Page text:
Actinic Keratosis: Causes, Signs and Preventation

The most common type of cancer is skin cancer since the skin is the largest organism in the body. Skin cancer accounts for 2,300 deaths a year even though it has a curable rate of about 95% when caught in the early stages. A treatable precancerous skin condition is actinic keratosis which is also known as solar keratosis or AK for short. Just because the condition is precancerous it doesn't mean you have cancer or that the condition will lead to cancer. Actually there is a very slim chance that actinic keratosis will turn into cancer.

What You Should Look For?

The ruff, red, scaly patches on the skin found near the ear, neck, face, lips, back of the hand and forearms make it easy to identify actinic keratosis. Since these areas of the body are most commonly exposed to the sun for long periods the condition is most likely to develop in these areas.

UV Rays

Long periods of exposure to the suns harmful ultraviolet rays will lead to actinic keratosis. Three percent of all solar radiation penetrating the earth is made up of ultraviolet rays which are a part of an invisible spectrum. Only about twenty percent of the UV rays are blocked even on a cloudy day.

UV rays have two types. The first is UVA which are known as the tanning rays and UVB which are known as the burning rays. The skin can be harmed by both rays and can lead to actinic keratosis. UVA's are used for tanning beds. The manufactures of tanning beds claims that any kind of skin condition is only caused by the UVB rays. Although long periods of exposure to both UVA and UVB rays will cause skin damage and dermatologist recommend individuals not to use tanning beds.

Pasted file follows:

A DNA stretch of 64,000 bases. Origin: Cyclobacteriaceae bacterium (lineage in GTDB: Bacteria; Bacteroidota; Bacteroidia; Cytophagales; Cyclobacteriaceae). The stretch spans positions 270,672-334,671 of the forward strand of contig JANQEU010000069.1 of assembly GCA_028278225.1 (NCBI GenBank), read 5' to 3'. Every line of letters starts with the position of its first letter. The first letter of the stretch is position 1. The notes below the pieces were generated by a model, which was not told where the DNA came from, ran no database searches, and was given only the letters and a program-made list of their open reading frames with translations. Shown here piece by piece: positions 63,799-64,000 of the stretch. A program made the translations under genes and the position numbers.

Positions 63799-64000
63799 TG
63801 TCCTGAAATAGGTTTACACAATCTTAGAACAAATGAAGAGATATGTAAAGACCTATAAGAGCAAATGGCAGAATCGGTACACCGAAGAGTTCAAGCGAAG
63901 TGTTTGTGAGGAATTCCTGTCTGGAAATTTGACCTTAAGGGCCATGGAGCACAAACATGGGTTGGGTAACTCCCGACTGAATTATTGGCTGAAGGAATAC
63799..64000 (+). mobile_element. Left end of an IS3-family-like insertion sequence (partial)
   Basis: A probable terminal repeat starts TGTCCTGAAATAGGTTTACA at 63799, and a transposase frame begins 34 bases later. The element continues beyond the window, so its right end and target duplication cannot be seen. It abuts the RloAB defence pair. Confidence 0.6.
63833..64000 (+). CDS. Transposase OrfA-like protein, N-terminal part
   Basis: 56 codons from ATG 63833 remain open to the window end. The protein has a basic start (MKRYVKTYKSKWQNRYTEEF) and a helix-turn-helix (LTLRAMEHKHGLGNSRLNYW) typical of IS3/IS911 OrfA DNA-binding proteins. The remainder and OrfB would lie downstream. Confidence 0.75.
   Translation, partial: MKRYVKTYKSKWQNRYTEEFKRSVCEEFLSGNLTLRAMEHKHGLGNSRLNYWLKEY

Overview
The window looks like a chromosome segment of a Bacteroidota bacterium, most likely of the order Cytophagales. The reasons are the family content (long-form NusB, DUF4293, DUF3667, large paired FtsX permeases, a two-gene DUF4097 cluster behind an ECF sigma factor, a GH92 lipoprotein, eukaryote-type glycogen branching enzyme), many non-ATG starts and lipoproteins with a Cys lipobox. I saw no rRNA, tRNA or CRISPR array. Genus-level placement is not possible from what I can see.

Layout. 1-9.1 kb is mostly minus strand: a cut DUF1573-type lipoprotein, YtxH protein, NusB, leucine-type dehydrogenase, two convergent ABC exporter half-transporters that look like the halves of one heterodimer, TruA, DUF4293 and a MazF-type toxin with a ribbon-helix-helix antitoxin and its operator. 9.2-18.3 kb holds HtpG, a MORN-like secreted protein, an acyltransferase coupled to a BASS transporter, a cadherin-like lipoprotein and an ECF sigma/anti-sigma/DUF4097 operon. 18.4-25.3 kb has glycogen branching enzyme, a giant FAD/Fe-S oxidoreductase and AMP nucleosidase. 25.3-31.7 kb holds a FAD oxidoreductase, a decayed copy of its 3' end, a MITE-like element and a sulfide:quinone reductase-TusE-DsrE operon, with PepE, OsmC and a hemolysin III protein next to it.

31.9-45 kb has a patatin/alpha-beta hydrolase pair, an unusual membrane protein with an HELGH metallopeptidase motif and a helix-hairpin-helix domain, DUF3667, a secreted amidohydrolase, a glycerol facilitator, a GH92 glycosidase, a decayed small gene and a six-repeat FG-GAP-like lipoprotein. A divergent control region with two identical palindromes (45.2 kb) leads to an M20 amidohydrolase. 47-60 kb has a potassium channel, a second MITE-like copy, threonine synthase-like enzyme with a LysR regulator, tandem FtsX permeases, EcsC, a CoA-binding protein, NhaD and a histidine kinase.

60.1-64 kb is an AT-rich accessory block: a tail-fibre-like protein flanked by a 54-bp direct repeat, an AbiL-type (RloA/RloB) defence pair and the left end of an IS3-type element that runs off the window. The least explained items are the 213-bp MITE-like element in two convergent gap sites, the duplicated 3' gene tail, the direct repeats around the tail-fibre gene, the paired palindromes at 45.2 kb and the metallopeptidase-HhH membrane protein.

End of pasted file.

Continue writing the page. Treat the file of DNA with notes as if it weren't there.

How Long Before You Notice Any Skin Conditions and Who Is Affected?

Actinic keratosis won't develop for many years. About fifty percent of individual who reach sixty-five will have some form of skin cancer. This is because the body can only absorb so much ultraviolet rays before the skin becomes permanently damaged. People actually reach eighty percent of the maximum exposure level once they reach eighteen years old.

What is SPF?

Parents should protect their children by applying some time of sunscreen that has at least an SPF of 15. SPF is the sun protection factor that stands for how well a product blocks the harmful UV rays from the sun and 15 is about 150 minutes of protection from the product. While SPF 15 is the minimum, dermatologists recommend SPF 30 or 300 minutes.

Alternative Ways to Protect Yourself

There are alternative ways to prevent actinic keratosis if you don't like to apply sunscreen. Wearing a tight knit cotton shirt or jeans can effectively block ultraviolet rays. The face can be protected by wearing a baseball cap but it won't protect the neck and ears so you should wear a full rimmed hat. However, reflecting ultraviolet rays are not blocked by hats and shade. When ultraviolet rays are at their most intense between the peek hours of 10am and 4pm it is best to stay out of the sun to avoid skin problems.

Self-Examination and What to Do if You Think You Notice Signs of Actinic Keratosis

As with any examination you should stand in front of a mirror during a self-examination and careful examine all parts of your body that are in constant exposure to the sun including your face, neck, ears, lips, the back of your hands and forearms. If you notice any signs of actinic keratosis you should make an appointment with your doctor right away. Surgery, freezing, cauterizing or topical lotions can be used to treat the condition if it is found early. While actinic keratosis isn't likely to develop into any type of skin cancer it shouldn't be ignored.

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